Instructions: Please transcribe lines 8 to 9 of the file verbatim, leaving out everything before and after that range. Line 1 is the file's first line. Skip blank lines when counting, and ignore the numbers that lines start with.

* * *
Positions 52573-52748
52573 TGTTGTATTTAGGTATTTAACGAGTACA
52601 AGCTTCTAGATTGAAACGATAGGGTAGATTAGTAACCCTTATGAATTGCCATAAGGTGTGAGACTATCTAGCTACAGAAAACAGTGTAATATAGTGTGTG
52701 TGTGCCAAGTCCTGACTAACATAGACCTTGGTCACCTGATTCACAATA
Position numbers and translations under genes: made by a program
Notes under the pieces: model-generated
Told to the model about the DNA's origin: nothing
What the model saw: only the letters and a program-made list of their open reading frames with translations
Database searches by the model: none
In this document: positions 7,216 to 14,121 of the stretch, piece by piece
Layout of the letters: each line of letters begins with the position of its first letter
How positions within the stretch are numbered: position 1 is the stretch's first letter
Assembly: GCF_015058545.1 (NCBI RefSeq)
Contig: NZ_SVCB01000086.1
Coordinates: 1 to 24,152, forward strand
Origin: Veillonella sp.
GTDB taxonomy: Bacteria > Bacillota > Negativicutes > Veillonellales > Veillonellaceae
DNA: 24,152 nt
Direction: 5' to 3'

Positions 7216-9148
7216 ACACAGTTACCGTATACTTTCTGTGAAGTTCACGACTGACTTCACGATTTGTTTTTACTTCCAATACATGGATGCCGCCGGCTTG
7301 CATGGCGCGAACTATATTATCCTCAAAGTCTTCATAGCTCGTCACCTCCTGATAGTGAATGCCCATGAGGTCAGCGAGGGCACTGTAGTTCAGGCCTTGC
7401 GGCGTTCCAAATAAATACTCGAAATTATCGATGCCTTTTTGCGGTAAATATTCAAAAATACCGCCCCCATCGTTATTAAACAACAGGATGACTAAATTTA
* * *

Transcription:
What the model saw: only the letters and a program-made list of their open reading frames with translations
Database searches by the model: none